St Frances Xavier Cabrini is the patron saint of immigrants for good reason. Hers is a story of movement, a story of missionary travel and immigration.
She demonstrated that someone saw poverty and injustice in immigrant communities who were without social safety nets. As an immigrant herself, she knew personally the uncertainty of being uprooted from one place and starting in another.
As a child growing up in Italy, Saint Frances Xavier Cabrini was enthralled by stories of missionaries and dreamed of being a missionary to China. But God had other plans for her. She would become a missionary, and a highly effective one, but it would not be to the East but to the West she would go.
Her dream was prompted by a deep devotion to the Sacred Heart of Jesus and by the great Jesuit missionary, St Francis Xavier. Indeed, when she took her religious vows she chose Xavier as her religious name.
It was Pope Leo XIII, her friend and confidante, who in 1889 exhorted her to 'go West' to New York where thousands of Italian migrants were living in ghettoes, enduring hardships, and in great need of care.
A teacher by training, her ministry to immigrants soon extended from schools to catechism classes, orphanages, social support and hospitals. Requests for her assistance came from all over the world. She travelled extensively in response, beginning a work, setting it on its course, then leaving it in the hands of her sisters as she moved on to her next work. Though she suffered poor health and numerous difficulties and disappointments along the way, her unswerving goal was to spread the love of Jesus’ Heart through prayer, example and the missionary work of her sisters.
When she died in December 1917 at the age of 67, the Order she founded – the Missionary Sisters of the Sacred Heart of Jesus – had more than one thousand sisters working in ministries across the USA, Latin America, Europe and England.
Today, Cabrini ministries include social, educational, health and spiritual apostolates on six continents and in 16 countries.
St Frances' order, the Missionary Sisters of the Sacred Heart of Jesus arrived in Australia in 1948 to manage a small community hospital in Malvern to look after the Italian immigrants arriving after the Second World War.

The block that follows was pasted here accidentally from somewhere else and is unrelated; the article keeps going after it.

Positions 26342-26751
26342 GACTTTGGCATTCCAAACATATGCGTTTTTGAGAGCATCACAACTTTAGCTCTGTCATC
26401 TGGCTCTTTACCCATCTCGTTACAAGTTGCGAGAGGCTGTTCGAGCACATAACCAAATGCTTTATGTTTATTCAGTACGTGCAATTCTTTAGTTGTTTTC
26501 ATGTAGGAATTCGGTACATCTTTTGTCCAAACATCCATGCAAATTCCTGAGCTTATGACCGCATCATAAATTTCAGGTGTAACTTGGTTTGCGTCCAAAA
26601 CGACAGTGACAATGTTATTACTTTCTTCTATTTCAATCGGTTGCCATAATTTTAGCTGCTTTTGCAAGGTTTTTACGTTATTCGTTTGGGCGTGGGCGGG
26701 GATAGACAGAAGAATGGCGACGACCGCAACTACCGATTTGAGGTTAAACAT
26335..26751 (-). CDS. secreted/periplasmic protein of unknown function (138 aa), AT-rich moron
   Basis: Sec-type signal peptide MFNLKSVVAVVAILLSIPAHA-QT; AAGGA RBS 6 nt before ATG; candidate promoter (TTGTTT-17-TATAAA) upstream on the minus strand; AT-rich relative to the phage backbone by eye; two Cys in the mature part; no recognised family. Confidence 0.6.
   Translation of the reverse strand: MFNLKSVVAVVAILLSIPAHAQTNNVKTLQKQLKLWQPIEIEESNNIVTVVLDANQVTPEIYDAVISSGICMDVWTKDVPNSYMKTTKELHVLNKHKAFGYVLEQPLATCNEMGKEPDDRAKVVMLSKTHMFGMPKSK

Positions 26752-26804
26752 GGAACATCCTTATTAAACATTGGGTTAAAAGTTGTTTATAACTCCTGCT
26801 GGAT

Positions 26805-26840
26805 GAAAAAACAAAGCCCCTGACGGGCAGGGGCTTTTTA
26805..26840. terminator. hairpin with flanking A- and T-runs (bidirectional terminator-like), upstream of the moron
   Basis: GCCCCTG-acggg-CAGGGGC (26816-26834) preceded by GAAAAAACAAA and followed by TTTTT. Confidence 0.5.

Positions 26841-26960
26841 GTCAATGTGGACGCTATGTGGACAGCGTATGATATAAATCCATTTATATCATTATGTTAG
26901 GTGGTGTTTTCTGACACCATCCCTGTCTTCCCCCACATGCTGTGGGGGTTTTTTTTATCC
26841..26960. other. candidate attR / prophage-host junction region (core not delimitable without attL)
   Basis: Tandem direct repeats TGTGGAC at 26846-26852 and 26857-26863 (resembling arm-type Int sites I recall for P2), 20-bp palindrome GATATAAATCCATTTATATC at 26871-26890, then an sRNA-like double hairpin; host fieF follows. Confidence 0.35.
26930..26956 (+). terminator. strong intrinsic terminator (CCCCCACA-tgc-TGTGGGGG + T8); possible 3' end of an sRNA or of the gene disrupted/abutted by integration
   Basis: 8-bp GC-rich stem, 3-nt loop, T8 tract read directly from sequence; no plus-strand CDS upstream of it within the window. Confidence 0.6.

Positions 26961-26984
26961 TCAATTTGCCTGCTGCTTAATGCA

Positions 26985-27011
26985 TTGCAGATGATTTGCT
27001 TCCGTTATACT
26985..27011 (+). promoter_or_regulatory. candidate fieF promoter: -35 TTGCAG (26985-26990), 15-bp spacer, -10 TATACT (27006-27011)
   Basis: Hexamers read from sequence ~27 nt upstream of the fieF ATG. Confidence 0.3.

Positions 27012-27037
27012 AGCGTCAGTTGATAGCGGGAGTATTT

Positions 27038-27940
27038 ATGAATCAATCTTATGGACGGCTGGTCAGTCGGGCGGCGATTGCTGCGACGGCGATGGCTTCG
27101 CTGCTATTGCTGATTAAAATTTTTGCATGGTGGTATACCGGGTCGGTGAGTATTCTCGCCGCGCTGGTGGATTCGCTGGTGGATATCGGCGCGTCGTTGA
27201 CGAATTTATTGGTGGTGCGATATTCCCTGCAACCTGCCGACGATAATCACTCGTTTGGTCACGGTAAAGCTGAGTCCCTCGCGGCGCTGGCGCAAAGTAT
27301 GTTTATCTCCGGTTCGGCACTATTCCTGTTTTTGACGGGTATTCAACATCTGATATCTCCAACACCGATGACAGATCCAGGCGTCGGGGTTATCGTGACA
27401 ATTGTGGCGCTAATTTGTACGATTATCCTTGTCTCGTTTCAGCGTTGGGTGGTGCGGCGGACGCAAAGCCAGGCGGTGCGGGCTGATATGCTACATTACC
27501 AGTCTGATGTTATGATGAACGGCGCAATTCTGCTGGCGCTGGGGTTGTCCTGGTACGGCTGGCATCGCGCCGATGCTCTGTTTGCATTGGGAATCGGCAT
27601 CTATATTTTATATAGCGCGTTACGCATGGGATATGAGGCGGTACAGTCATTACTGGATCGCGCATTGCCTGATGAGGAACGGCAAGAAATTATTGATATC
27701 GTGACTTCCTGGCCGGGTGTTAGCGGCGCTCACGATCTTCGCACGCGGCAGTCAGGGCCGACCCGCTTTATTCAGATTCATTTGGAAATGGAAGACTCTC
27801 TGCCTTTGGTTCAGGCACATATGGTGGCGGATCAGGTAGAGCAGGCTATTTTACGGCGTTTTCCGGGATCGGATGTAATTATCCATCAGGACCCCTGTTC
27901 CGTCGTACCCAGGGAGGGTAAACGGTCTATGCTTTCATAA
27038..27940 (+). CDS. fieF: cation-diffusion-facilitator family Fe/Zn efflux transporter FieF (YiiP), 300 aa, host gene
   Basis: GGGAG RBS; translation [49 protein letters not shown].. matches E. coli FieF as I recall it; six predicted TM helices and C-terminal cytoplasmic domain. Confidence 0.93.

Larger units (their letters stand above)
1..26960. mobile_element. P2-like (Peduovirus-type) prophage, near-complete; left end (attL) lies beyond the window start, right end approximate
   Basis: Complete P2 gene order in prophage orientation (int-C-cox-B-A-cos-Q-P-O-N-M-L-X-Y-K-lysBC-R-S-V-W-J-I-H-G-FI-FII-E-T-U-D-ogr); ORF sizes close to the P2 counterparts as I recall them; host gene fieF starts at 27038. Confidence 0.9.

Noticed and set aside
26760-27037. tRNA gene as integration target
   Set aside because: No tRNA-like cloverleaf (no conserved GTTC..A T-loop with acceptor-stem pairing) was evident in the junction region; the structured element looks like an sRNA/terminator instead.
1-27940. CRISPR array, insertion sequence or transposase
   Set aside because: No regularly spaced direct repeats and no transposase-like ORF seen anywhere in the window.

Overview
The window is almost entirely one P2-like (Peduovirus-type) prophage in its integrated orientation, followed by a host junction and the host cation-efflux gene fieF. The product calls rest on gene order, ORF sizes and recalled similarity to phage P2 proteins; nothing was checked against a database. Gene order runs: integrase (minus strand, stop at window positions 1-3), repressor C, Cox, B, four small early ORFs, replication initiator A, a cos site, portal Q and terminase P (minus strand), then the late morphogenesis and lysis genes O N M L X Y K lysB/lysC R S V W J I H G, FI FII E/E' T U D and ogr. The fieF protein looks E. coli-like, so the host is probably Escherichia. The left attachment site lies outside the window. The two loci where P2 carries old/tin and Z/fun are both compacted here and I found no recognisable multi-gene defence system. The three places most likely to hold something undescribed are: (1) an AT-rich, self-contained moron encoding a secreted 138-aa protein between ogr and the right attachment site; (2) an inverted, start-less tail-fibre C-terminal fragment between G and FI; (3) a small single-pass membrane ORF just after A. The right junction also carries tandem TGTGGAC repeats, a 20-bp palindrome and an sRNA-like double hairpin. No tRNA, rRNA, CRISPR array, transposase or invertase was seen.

‘We believe Mother Cabrini has much to offer particularly in Australia at this current point in time,’ says Catherine Garner, Chief of Operations, Cabrini Outreach. ‘There’s a harsh policy framework we have for asylum seekers and refugees.’
If the Cabrini sisters arrived in Melbourne today they wouldn’t be setting themselves up in leafy suburbs of inner south-eastern Melbourne, they’d be looking to go where there are unmet needs.’
Cabrini Outreach Limited is a separate company set up in 2016 to Cabrini Health, created to be on the front line of service delivery to communities in need, Cath explains. Operating in the northern corridor of Melbourne, Cabrini Outreach looks to identify where the unmet needs are and where we have a capacity to respond.
We want to look at how can we make a difference to the most vulnerable people,’ Catherine says. We have an asylum seeker health program, and a research arm documenting the impact of the policy framework on the mental health of asylum seekers. Our goal is to create a more compassionate community response to people seeking asylum.
With Covid, people don’t realise that asylum seekers have been impacted more heavily than others. They haven’t been able to access Jobseeker or Jobkeeper. Around 60 per cent of our clients have no access to Medicare and 80 per cent have no income. There’s an increasing level of destitution and homelessness.
We would say Mother Cabrini’s messages from the past are as important today as ever, with more dislocation of people in the world.’
Mother Frances Xavier Cabrini was a remarkable woman, combining a keen intelligence, business acumen, and organisational ability with an indomitable spirit, dauntless courage and deep faith, true to her motto, ‘I can do all things in Him who strengthens me’ (Phil 4:13).
In recognition of her holiness and service to humanity, she was canonised by Pope Pius XII in 1946 and, in 1950, proclaimed Patron Saint of Immigrants.
There are even more immigrants and refugees in dire need across the world today. She inspires and urges us to attend generously to their needs in whatever way we can. As she saw so clearly, ‘Now is the time for love not to be hidden but to become active, vibrant and true.’
'We think her life has something valuable to teach us,' Cath says, 'and her charism is needed in the world today more than ever before.'
To honour the memory and life of St Frances Xavier Cabrini, Archbishop Comensoli will be celebrating her feast day Mass (13 November) here in the Archdiocese of Melbourne. To learn more about St Frances Xavier Cabrini read her online biography, A Passionate Life.